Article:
And lastly, regarding happiness and humanness in the arts field, we generally want the same thing. We want to perpetuate art and have people enjoy it and share it. There can be competition and power struggles along the way, but there is a grand picture many forget to look at. And when we do step back to analyze our own position in this grand picture of keeping the arts thriving, we all play a role. No matter our position in the process let’s find joy and happiness and let’s exercise our best human qualities.

Next in the series will cover how to eat well on a budget, stay tuned!

About Holly Mulcahy

After hearing Scheherazade at an early age, Holly Mulcahy fell in love with the violin and knew it would be her future. She currently serves as concertmaster of the Wichita Symphony Orchestra. She spends her summers at the celebrated Grand Teton Music Festival. Believing in music as a healing and coping source, Holly founded Arts Capacity, a charitable 501(c)3 which focuses on bringing live chamber music, art, artists, and composers to prisons. Arts Capacity addresses many emotional and character-building issues people face as they prepare for release into society. Holly performs on a 1917 Giovanni Cavani violin, previously owned by the late renowned soloist Eugene Fodor, and a bespoke bow made by award winning master bow maker, Douglas Raguse.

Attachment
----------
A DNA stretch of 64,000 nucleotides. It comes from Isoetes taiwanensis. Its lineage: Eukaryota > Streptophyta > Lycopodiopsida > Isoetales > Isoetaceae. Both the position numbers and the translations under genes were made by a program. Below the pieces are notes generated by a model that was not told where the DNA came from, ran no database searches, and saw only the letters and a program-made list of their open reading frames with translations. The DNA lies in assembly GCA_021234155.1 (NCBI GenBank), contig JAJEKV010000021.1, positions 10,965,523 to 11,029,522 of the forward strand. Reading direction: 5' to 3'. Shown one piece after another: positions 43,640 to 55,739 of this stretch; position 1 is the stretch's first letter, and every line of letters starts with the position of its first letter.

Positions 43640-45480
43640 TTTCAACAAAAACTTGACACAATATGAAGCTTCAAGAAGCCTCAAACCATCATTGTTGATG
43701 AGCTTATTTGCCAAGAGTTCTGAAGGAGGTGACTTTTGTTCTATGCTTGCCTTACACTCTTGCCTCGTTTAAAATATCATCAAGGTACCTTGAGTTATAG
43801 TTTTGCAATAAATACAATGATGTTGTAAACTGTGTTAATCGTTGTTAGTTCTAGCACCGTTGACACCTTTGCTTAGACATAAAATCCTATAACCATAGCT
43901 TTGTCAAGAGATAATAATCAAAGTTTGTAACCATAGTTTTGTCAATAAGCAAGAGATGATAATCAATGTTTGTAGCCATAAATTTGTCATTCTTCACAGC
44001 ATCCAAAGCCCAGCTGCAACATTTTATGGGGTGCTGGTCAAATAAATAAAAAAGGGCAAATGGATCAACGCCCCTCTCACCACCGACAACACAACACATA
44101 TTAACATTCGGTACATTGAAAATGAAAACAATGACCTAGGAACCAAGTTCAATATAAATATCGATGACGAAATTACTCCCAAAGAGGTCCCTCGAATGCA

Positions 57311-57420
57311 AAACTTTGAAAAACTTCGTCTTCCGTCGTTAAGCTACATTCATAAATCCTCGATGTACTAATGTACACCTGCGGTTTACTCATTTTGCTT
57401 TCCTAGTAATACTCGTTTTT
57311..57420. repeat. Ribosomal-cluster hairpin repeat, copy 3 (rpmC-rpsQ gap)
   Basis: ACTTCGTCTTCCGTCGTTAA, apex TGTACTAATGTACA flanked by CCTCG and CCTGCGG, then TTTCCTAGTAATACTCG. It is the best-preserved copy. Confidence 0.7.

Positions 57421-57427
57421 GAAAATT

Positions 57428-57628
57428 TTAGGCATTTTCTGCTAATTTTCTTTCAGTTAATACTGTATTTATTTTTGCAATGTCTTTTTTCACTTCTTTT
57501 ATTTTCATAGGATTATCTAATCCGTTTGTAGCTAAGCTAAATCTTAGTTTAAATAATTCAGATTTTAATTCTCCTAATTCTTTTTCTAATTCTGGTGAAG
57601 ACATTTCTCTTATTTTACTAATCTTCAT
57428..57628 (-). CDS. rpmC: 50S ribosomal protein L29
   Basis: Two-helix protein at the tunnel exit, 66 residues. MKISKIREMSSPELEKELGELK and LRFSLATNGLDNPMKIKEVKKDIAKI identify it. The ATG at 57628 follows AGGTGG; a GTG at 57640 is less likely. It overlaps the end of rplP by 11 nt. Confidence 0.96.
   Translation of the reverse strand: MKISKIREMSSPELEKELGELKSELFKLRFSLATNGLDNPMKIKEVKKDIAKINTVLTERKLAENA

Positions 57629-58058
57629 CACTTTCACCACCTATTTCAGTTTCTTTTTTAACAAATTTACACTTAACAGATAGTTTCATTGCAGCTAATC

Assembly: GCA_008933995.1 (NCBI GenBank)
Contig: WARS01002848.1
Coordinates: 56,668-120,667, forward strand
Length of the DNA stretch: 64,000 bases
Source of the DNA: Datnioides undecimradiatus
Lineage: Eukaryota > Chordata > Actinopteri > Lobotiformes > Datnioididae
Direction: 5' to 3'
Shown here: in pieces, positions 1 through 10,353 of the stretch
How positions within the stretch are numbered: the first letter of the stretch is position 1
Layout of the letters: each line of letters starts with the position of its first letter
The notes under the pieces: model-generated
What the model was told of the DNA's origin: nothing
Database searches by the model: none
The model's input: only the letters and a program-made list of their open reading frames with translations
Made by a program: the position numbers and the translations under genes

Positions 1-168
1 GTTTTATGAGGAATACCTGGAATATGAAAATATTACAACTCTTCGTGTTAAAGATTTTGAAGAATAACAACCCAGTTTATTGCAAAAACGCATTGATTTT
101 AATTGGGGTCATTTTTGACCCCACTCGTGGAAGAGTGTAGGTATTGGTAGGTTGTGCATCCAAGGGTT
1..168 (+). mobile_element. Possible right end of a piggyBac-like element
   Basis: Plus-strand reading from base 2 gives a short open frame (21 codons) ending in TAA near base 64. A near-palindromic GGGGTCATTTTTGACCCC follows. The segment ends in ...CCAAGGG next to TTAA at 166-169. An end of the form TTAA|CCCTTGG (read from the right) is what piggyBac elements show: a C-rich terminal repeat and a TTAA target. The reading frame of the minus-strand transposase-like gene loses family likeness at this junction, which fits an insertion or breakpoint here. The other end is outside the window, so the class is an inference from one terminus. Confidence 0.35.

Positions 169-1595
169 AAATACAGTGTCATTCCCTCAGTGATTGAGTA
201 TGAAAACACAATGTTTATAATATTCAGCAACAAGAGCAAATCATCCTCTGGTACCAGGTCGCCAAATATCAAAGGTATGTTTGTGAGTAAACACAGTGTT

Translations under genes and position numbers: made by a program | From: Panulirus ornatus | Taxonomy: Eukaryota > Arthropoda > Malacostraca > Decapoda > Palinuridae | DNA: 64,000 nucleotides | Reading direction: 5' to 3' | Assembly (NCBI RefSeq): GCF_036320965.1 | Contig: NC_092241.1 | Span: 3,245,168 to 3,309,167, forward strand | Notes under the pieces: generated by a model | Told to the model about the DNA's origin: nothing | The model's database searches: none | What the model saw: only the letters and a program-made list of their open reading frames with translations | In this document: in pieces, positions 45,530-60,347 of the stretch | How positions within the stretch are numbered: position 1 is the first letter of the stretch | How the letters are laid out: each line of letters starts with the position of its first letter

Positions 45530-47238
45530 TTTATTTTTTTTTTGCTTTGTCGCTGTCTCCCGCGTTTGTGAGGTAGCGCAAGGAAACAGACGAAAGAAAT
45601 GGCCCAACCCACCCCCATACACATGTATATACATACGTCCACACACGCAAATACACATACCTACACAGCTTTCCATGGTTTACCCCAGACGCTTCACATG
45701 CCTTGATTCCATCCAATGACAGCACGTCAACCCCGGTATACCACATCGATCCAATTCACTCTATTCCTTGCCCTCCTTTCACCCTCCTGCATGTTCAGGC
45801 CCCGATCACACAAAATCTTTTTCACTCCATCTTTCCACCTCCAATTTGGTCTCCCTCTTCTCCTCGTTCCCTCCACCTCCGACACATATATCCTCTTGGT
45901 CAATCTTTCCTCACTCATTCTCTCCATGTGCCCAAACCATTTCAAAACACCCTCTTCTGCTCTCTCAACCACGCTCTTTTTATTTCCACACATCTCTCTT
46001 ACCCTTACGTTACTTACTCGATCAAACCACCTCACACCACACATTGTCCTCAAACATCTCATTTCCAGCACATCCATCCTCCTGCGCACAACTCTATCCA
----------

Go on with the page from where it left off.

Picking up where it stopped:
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11 thoughts on “Happiness Quantified, Humanist Qualified”

  1. As heard in a recent TED talk, one doesn’t become grateful when they’re happy, they become happy when they’re grateful. Thank you for a terrific article!

  2. Thanks, Holly, for reiterating the importance of being happy on a daily basis and while you are working towards achieving your goals. While many people think that you will find happiness once you achieve “success” (whatever that is), in fact the opposite is true. Research from positive psychology and from neuroscience confirms that happiness breeds success! Happy people feel more engaged in their work, enjoy better relationships, have better physical health, feel less stressed, think more clearly and creatively. As a result, they are more likely to get promoted, make more money, have more opportunities and find the success that is meaningful to them. My advice to musicians is to focus on the day-to-day experience of learning and joy– two important building blocks of success–and then to build on that experience towards achieving your goals.

    For more on this fascinating topic, I invite you to read my blog post on how happiness breeds success:

  3. My impression has always been that happiness is a byproduct. You can’t seek happiness. You do what you were meant to do or you work to fulfill your mission (not necessarily accomplish), and the happiness comes with it. I think people who are able to merely “seek” happiness are probably experiencing life on a different level.